Rheumatic Conditions


Rheumatic disorders are autoimmune and inflammatory diseases that cause your immune system to attack your joints, muscles, bones, and organs. They're sometimes bundled together as "arthritis."

Rheumatic illnesses, which include most types of arthritis and spondyloarthropathies (inflammatory spinal ailments), are often severe, chronic, and progressive, meaning they become worse with time. Early diagnosis and therapy can slow the progression of many rheumatic ailments.

According to studies, people with rheumatoid arthritis (RA) in the Middle East have a longer time to get diagnosed and use less disease-modifying anti-rheumatic drugs (DMARDs).

Risk Factors and Causes

The real cause is unknown, although it is thought to be multifactorial. The immune system is dysregulated in most autoimmune diseases due to genetic risk factors and environmental stimuli. It begins to damage the joints and other tissues.

Women are substantially more likely than males to have autoimmune illnesses, with approximately 65 percent of sufferers being female. An autoimmune sickness in the family may raise the risks of acquiring one.


The most frequent symptom is joint pain, which can range from moderate to severe and cause impairment. The discomfort is often accompanied by joint stiffness, which is worst first thing in the morning. Some people may have pain and stiffness across their entire body and swelling in the afflicted joints. Back pain and stiffness are the most common symptoms of ankylosing spondylitis, which affects the spine's joints.

Arthritis affects the joint's surface and, in some instances, the underlying bone. If left untreated, the illness develops and causes joint degeneration, which can lead to abnormalities. When infected, some types of arthritis are classed as systemic.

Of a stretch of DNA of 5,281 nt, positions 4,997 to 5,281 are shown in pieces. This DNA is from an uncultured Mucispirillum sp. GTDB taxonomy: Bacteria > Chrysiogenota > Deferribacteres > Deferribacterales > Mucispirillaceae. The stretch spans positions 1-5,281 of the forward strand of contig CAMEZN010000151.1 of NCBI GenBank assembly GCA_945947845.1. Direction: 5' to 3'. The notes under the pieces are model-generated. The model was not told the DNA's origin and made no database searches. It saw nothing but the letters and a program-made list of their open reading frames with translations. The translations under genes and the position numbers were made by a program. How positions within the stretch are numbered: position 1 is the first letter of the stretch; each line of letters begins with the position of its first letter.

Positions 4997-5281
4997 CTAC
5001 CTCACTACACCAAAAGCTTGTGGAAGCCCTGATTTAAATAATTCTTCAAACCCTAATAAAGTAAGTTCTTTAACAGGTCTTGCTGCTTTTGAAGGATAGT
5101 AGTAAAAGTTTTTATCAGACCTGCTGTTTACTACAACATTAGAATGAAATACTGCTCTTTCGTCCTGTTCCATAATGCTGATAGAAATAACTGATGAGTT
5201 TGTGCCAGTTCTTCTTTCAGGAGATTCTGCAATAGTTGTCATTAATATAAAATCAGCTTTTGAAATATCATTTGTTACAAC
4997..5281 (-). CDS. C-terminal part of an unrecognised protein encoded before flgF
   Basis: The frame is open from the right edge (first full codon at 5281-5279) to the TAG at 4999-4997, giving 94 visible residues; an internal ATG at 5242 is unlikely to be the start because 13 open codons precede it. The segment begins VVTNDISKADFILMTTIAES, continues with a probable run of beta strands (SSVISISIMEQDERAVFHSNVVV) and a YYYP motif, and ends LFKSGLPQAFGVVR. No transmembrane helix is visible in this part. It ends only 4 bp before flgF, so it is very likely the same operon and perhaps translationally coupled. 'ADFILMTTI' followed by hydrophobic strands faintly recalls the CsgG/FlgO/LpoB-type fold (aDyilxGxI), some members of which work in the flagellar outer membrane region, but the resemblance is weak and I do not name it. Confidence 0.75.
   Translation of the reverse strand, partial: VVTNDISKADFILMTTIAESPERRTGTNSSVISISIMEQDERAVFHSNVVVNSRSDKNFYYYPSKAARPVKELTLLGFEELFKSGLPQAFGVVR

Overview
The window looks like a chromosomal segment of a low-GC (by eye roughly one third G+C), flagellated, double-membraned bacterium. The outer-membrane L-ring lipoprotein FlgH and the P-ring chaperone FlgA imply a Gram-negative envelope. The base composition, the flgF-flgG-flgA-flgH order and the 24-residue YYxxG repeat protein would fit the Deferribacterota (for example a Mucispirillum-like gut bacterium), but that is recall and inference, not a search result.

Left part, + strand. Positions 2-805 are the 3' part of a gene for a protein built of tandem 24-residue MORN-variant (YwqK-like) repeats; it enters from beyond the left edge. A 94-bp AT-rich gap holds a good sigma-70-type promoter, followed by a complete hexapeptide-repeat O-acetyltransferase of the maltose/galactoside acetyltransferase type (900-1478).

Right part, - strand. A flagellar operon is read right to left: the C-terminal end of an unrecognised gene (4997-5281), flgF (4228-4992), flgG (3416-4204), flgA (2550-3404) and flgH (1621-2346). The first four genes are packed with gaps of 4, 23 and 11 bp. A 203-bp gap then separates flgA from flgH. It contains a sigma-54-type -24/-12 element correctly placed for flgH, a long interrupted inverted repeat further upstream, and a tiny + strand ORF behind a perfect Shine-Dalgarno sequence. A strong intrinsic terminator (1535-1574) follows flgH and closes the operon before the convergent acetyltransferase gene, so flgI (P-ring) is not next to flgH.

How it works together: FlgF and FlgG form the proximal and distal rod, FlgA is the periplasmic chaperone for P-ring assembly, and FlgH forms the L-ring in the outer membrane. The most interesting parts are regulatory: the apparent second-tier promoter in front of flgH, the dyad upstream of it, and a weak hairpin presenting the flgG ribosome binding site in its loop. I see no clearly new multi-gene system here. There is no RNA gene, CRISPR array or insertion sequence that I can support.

When inflammation occurs, some types of arthritis may cause harm for almost every organ or system, such as the heart, lungs, kidneys, eyes, blood vessels, and skin. Lupus, often known as SLE or systemic lupus erythematosus, is a dangerous inflammatory illness that affects the internal organs, joints, and even skin and can be deadly in severe circumstances.

How can 7DMC help?

The diagnosis is made based on the symptoms and a thorough examination of the joints for indications including joint swelling, restricted range of motion, and a crushing or grinding feeling.

Simple x-rays generally confirm a prognosis of osteoarthritis. Blood testing includes standard examinations as well as antibody-specific tests.

ANA (antinuclear antibody) is an essential screening test for people with clinical characteristics that indicate Lupus. If the ANA is positive, further tests are needed to confirm the diagnosis, determine the severity, and measure the therapy.

Rheumatoid factor and antibodies to cyclic citrullinated peptides are used to treat rheumatoid arthritis (anti-CCP)